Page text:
Allergic bronchopulmonary aspergillosis

Allergic bronchopulmonary aspergillosis (ABPA) is a specific allergic reaction to Aspergillus species observed in individuals with asthma and cystic fibrosis.


Allergic bronchopulmonary aspergillosis is a disorder caused by the body’s allergic reaction to fungal infection, in this case, Aspergillus fumigatus.  The disease develops when a person inhales the spores of the fungi. Moreover, this occurs almost exclusively in individuals suffering from asthma or cystic fibrosis. Recurrent episodes of Aspergillus infection lead to chronic inflammation and result in bronchiectasis formation and progressive fibrosis of the lungs. Typically, disease manifests with shortness of breath,  coughing and wheezing – these symptoms are characteristic for asthma and cystic fibrosis, but fungal infection induces exacerbation of the comorbidities.


Aspergillus species are the saprophytic fungus known also as molds. Aspergillus fumigatus, Aspergillus niger, Aspergillus flavus and Aspergillus clavatus are the most common molds observed in humans. The fungi are transmitted when a person inhales spores and cause allergic bronchopulmonary aspergillosis (ABPA), chronic necrotizing Aspergillus pneumonia (or chronic necrotizing pulmonary aspergillosis [CNPA]), aspergilloma or invasive aspergillosis. Furthermore, in individuals who have a very weak immune system (for example, those who receive immunosuppressive drugs, have AIDS or other immunodeficiencies) may develop a severe disease affecting the heart, kidney, liver, spleen or even central nervous system.

As for allergic bronchopulmonary aspergillosis, it develops as a result of hypersensitivity reaction in individuals with asthma and cystic fibrosis to Aspergillus fumigatus that colonizes the respiratory tract.  It was proposed that susceptibility of individuals with asthma and cystic fibrosis is predisposed by the increased activity of A. fumigatus specific T-helpers type 2 and abnormal immune response to this fungus with the production of specific IgE.

Risk factors

The abnormal immune response that trigger development of allergic bronchopulmonary aspergillosis usually occurs in individuals that have:

  • Asthma;
  • Cystic fibrosis;
  • History of other atopic diseases including allergic rhinitis, atopic dermatitis;


Allergic bronchopulmonary aspergillosis manifests as exacerbation of asthma/cystic fibrosis and the following symptoms are typical:

  • Shortness of breath;
  • Productive cough with dirty-green or brown mucus plugs that form bronchial casts or bloody sputum (hemoptysis);
  • Wheezing;
  • Fever;
  • General malaise;
  • Weight loss;


The disease has several stages, though they are not consistent.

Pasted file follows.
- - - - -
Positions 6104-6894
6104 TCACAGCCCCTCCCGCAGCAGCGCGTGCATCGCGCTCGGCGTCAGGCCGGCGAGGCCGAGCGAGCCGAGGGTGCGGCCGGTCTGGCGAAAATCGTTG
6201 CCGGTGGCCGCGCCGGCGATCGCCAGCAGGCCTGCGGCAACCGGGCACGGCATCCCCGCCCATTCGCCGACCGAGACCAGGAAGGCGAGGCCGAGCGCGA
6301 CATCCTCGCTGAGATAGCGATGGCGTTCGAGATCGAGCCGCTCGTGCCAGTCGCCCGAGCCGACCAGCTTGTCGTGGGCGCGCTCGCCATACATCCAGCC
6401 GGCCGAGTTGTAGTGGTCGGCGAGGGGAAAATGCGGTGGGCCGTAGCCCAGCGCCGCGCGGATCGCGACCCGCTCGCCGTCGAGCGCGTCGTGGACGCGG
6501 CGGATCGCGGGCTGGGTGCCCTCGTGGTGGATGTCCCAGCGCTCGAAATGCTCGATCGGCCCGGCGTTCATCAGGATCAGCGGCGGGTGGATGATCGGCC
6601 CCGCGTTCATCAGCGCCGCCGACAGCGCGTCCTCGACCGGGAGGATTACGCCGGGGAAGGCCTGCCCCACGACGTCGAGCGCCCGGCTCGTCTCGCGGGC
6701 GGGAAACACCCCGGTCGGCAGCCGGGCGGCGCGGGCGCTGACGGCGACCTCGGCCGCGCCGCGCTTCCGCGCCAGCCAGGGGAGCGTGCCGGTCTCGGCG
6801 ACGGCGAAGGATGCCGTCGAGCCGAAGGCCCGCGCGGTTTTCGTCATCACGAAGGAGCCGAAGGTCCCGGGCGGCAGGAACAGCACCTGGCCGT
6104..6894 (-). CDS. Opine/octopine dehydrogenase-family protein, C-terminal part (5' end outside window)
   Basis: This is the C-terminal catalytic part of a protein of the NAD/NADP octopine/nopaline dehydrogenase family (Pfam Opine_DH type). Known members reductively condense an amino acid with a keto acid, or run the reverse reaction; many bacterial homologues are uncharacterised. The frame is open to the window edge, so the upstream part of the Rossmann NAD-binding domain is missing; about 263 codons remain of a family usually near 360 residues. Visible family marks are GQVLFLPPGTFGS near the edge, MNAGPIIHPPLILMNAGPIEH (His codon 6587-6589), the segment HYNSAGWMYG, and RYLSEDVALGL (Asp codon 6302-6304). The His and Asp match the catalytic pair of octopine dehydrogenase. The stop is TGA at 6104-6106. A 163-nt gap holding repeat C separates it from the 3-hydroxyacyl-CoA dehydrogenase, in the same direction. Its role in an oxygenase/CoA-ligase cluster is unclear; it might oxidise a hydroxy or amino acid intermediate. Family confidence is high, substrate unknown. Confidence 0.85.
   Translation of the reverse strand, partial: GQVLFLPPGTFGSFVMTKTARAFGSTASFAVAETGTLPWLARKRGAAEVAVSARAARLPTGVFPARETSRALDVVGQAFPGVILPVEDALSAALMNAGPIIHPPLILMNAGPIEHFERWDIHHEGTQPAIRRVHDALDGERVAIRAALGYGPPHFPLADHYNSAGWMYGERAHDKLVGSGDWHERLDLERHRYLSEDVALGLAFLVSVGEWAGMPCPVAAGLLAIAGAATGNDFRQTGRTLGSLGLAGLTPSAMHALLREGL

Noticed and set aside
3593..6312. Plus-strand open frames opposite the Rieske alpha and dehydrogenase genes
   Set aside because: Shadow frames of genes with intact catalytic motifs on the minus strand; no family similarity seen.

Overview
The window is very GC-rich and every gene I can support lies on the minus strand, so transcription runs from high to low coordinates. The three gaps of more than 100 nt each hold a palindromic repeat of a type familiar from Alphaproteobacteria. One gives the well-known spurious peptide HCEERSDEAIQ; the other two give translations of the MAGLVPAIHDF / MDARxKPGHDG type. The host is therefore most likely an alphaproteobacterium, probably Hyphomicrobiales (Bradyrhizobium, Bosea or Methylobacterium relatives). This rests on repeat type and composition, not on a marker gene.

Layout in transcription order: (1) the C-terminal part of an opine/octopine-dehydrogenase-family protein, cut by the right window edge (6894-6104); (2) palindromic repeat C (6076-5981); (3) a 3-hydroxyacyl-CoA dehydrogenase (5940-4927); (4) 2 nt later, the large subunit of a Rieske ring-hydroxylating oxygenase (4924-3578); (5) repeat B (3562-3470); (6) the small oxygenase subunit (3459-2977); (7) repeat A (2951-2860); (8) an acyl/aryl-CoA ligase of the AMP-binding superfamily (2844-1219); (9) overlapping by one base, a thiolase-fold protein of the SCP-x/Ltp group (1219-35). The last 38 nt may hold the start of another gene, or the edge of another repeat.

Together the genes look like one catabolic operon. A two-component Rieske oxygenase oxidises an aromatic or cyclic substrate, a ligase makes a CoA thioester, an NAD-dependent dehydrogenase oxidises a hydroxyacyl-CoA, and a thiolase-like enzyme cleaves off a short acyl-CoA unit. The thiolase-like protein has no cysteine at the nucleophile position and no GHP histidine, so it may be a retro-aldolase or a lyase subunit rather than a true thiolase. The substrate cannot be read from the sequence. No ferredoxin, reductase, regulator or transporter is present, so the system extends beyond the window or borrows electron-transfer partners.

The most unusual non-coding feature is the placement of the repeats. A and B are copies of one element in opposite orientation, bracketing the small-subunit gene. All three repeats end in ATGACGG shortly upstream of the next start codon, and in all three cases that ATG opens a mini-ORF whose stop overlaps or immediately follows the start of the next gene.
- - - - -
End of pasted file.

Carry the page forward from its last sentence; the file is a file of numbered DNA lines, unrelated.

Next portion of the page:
Stage I (acute)

At this stage of the disease, acute fungal infection leads to the formation of pulmonary infiltrates and causes fever, productive cough and wheezing. Blood eosinophilia, elevated serum IgE are detected.

Stage II (remission)

The symptoms are absent for longer than 6 months. Additionally, blood eosinophilia subsides.

Stage III (relapse/exacerbation)

As the infection reactivates individual experiences disease exacerbation.

Stage IV (refractory)

Recurrent infections require retreatment with corticosteroids, therefore, eventually, long-term administration of steroids is necessary to keep asthma/cystic fibrosis under control.

Stage V (fibrosis)

There is diffuse fibrosis of the lungs and multiple bronchiectases leading to severe shortness of breath and bronchospasm that cannot be reversed with treatment.


Diagnosis of ABPA requires the next investigations:

  • Pulmonary infiltrates and bronchiectasis may be seen on chest X-ray. Chest CT may be required to estimate lung involvement;
  • Skin prick testing with Aspergillus antigen are used to confirm sensitization to A.fumigatus;
  • Aspergillus species may be found in the sputum culture;
  • Levels of serum IgE are increased (>1000 U/mL) and specific IgE to A.fumigatus may be detected in the blood;
  • Blood eosinophilia of >1000 cells/mm3;


Allergic bronchopulmonary aspergillosis requires the administration of antifungal medications such as itraconazole or voriconazole.

However, as solely infection treatment is not enough administration of corticosteroids to suppress abnormal immune reaction are necessary. Oral steroids are the mainstay of exacerbation treatment. Inhaled corticosteroids are used to provide symptomatic relief and reduce bronchoconstriction along with β-agonists and anticholinergics.

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